Oxnard Wastewater Ratepayers Panel Concluded- sends rate increase recommendation to City Council for action

By George Miller

The Oxnard Wastewater Ratepayers Advisory panel selected  a staff-modified version of a previous staff recommended rate “scenario” – Scenario 2.2b in here: URAP Scenarios Handout 2-22. Comparison: Scenarios.with Panel choices.ro (1). While it is smaller than what was approved last year, This amounts to to approximately 74+% over what rates were in January 2016, Through July, 2022.

They also considered six other procedural/policy recommendations by Panel Member Aaron Starr and approved two of them.

They reviewed staff ideas for a ratepayer assistance program for the indigent/elderly, which called for solicitation of donations from ratepayers, private sources and public grants.

Consultant Alex Bugsbee of Carolla Engineers explains some finer points on rates, with Asst. City Manger Ruth Osuna standing by, while  4-person City tech team livestreamed the Oxnard URAP meeting on 2-21-17 while Dan Pinedo did his own version solo, which will have readable presentation materials. Photo: George Miller/CitixzensJournal.us

Live stream of Feb. 22 Utility Ratepayers Advisory Panel Meeting: www.ustream.tv/channel/oxnardnews. Click here to view the agenda.

 

The recommendation assumes that  last year’s 35% increases will be upheld, infrastructure fees are legal and provides for five additional annual increases of 5 1/4%, if we understood the modifications approved. That amounts to about 74% more than rates in January, 2016, with increases which would be scheduled for July of each of the years.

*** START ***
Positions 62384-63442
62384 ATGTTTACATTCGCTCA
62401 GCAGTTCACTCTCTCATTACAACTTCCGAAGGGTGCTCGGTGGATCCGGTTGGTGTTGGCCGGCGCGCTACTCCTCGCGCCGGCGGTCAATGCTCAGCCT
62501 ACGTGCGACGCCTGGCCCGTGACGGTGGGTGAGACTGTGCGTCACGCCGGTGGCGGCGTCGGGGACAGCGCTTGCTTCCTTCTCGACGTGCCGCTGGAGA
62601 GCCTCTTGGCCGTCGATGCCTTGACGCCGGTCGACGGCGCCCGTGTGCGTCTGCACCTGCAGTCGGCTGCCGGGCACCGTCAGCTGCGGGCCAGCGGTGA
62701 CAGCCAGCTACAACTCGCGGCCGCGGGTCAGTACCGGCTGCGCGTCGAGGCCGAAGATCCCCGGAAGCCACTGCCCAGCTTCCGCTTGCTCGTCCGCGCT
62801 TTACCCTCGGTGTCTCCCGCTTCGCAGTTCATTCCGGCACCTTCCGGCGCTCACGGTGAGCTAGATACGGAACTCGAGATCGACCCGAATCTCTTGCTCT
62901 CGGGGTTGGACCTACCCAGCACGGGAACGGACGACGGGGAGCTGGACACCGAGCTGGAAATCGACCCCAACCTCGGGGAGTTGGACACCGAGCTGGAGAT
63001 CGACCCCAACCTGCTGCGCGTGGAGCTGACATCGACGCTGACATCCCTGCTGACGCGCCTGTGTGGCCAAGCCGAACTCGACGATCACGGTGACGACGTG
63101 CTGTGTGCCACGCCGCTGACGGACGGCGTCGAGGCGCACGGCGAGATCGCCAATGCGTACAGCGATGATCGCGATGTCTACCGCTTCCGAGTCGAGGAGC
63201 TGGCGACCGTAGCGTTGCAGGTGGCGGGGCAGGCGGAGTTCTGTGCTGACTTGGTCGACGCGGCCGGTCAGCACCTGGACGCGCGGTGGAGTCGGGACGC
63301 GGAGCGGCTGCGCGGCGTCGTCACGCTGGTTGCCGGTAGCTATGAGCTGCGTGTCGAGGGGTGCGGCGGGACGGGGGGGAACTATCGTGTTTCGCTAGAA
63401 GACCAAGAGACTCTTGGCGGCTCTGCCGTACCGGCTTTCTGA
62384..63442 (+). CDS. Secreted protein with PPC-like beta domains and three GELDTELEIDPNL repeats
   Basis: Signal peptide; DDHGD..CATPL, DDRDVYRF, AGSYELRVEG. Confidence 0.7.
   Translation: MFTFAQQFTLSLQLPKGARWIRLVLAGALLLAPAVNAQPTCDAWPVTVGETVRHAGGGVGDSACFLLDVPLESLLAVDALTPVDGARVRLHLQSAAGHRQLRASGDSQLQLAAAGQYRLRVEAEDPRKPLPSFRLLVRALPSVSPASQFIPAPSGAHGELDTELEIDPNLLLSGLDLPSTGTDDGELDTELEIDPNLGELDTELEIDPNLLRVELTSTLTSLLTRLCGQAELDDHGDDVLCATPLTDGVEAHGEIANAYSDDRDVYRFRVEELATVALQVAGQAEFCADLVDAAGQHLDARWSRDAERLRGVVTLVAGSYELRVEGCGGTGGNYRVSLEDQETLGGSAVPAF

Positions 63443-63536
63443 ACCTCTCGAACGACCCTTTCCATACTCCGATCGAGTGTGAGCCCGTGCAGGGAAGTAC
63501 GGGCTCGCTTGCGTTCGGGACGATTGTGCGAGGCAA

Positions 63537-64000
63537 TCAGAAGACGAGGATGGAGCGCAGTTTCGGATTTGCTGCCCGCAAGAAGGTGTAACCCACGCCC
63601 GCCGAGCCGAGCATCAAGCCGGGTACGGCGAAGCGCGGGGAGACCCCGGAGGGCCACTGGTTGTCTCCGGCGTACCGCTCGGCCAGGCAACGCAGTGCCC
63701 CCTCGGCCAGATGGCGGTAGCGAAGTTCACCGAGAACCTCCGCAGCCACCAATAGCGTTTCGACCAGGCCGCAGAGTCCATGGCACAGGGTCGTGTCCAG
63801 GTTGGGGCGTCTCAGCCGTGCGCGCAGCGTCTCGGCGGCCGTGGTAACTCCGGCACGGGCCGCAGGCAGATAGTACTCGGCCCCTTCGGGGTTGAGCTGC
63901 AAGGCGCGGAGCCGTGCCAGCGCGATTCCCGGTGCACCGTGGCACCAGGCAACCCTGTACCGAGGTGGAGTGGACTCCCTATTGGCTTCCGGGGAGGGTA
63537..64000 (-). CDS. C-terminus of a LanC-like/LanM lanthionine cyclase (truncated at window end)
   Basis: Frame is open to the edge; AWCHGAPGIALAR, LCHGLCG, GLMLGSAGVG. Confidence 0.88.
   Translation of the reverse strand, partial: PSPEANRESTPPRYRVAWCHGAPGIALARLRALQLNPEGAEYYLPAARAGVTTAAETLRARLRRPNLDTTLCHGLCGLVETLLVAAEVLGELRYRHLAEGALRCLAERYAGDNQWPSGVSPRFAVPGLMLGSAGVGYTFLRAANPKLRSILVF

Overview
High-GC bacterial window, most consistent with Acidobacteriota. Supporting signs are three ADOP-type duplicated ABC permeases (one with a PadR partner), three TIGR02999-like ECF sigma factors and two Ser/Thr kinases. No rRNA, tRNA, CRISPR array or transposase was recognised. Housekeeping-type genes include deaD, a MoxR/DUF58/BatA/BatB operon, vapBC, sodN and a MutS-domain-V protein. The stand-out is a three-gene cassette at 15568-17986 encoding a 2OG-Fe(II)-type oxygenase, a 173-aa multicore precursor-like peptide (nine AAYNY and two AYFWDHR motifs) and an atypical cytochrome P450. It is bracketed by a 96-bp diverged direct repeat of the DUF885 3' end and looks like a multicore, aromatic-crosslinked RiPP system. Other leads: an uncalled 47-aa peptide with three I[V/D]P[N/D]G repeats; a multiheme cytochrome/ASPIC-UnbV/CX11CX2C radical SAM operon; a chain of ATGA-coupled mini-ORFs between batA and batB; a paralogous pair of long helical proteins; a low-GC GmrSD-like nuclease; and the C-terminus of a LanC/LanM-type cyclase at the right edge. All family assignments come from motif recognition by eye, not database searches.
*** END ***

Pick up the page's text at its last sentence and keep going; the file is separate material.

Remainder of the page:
In January 2016, the typical residential rate was $30.94/month. After the 35% increase, it is $41.77 (Council deferred the 10% increase scheduled earlier this year. The additional increases would bring it up to $53.95, for a total 74.4% above what it was at the start of 2016. Additional “pass-through” charges could be added at any time, for vendor increases and certain other commodities.

Recommendations will likely go to the Utilities Task Force first before hitting the Council agenda, which was planned for 3-7-17.  The Task Force is currently made up of Mayor Flynn and Councilman MacDonald, but we see it is up for a vote on its composition at the 2-28-17 meeting.  If the Council votes the increase, that would trigger a Proposition 218 notice to ratepayers. 45 days is then allocated for review, hearings, objections and then a vote. Last time this happened, the enormous increases proposed led to a revolt by 71% of the voters , to rescind the rate increase. The rescission is now stayed by a court order, pending a trial in Ventura County Superior Court in June.